It's a phrase common in the car sales industry, used to describe taking a hunk of junk, brushing on a fresh coat of paint and selling it for full price. Now, in the wake of Barack Obama's use of the saying and the McCain/Palin attacks against him over it, "putting lipstick on a pig" has become the latest flashpoint in the presidential campaign circus. But politicians and average joes have tossed around the folksy phrase long before this recent bump on the campaign trail. A sampling:
One of the oldest published quotes using the entire phrase appeared in The Washington Post in November 1985. Asked by the San Francisco Board of Supervisors to put his station's $20,000 fundraiser earnings toward the renovation of Candlestick Park, KNBR personality Ron Lyons scoffed, "That would be like putting lipstick on a pig."
While on the campaign trail with John Kerry in September 2004, then-vice presidential nominee John Edwards derided the Republicans' attempt to make lackluster job-creation numbers into a shining moment for the Bush administration. "They're going to try every way they know to put lipstick on this pig," he said. "But you know when you put lipstick on a pig, at the end of the day, it's still a pig."
At a November 2004 Bush re-election campaign rally in Honolulu, Vice President Dick Cheney peppered his stump speech with the down-home expression, claiming John Kerry's tough talk about national security was nonsense. "He's trying every which way to cover up his record of weakness on national defense. But he can't do it. It won't work," Cheney said. "As we like to say in Wyoming, you can put all the lipstick you want on a pig, but at the end of the day it's still a pig."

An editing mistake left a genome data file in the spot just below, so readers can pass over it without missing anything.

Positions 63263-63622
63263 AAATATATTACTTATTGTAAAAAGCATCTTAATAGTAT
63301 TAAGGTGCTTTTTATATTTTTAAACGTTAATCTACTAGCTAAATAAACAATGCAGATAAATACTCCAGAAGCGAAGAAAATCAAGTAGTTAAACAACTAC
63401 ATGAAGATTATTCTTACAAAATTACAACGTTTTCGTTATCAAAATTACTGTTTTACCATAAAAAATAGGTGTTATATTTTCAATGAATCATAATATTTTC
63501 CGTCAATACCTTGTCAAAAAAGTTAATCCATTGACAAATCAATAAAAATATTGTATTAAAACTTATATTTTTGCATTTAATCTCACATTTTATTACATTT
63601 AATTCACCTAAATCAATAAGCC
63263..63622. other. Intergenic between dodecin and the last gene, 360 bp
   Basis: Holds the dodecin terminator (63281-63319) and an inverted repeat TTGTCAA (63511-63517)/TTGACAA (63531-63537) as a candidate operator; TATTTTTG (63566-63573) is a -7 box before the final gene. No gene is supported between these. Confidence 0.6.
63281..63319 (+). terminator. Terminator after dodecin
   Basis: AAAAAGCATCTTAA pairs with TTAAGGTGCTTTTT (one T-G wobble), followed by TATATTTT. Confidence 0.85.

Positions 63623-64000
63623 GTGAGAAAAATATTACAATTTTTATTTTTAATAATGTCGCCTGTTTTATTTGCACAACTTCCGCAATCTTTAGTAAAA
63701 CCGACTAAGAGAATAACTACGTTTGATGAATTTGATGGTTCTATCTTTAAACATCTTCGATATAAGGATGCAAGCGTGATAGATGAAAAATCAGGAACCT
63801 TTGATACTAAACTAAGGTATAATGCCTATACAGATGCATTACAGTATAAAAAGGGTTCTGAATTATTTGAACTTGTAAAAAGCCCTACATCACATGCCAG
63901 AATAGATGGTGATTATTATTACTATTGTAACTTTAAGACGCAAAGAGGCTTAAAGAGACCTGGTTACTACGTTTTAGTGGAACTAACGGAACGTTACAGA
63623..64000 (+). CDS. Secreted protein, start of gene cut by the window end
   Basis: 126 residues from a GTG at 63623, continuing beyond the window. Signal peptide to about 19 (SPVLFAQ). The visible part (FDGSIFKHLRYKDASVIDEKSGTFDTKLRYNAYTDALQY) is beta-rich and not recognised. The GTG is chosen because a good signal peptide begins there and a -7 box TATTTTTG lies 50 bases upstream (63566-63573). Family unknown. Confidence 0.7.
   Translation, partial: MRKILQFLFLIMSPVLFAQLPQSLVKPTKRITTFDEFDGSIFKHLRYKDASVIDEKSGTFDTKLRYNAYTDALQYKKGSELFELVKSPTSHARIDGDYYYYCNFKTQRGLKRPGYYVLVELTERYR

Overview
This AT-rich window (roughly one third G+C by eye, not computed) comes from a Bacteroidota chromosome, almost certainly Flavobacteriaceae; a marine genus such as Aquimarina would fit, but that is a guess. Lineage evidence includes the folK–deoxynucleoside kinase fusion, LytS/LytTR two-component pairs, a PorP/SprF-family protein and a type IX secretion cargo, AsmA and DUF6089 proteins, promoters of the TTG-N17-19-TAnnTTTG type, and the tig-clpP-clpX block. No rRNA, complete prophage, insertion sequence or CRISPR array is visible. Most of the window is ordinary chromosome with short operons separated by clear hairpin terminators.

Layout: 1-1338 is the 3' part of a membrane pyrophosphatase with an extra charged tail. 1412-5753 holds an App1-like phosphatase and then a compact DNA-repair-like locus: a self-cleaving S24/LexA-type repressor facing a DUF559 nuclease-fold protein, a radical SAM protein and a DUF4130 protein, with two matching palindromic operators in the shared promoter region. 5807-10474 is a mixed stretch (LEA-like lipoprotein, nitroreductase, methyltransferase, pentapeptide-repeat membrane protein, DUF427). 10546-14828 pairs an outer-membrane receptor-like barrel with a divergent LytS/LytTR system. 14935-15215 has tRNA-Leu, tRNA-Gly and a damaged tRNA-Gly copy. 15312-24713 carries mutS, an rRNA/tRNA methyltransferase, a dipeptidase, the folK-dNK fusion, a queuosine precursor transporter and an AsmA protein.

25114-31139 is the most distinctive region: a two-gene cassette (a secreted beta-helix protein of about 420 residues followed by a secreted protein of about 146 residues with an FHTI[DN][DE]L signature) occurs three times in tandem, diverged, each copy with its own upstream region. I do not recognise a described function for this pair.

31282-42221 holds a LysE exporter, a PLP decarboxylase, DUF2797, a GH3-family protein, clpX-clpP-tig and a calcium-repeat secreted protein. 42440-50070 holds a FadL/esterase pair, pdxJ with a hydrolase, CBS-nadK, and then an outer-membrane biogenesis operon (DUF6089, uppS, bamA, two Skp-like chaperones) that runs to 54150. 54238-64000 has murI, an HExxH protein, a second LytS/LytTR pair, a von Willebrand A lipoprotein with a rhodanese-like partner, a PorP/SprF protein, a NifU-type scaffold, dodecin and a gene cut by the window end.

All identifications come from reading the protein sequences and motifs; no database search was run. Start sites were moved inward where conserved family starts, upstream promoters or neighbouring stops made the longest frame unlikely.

Torie Clarke, the Pentagon's communications chief during the early years of George W. Bush's presidency and former Assistant Secretary of Defense for Public Affairs under Donald Rumsfeld, published in February 2006 Lipstick on a Pig: Winning In the No-Spin Era by Someone Who Knows the Game. Clarke, who also served at one time as McCain's press secretary, argues in the book that sugarcoating bad policy doesn't make the policy any better. "A bad story is still a bad story."
While campaigning in Iowa in October 2007, Senator John McCain used the popular expression to criticize Hillary Clinton's revamped health care plan, arguing that it wasn't much different from the one she unsuccessfully pushed in 1993. "I think they put some lipstick on the pig, but it's still a pig," he said. McCain brought up the phrase again in May of this year to describe Clinton's health care plan at a town hall in Denver: "I don't like to use this term, but the latest proposal I see is putting lipstick on a pig," he said.
Speaking to more than 500 journalists at a Democratic campaign event in April, Elizabeth Edwards, wife of former presidential candidate John Edwards, said John McCain's healthcare proposals were like "painting lipstick on a pig." It looked good on the surface, Edwards said, but underneath it was a mess.
House Minority Leader John Boehner also used the homespun phrase in April, telling reporters that Republican fundraising efforts were far from where they needed to be to ensure victory in November. "Right now our fundraising sucks," Boehner said. "There's no other way to put it. There's no use putting lipstick on a pig."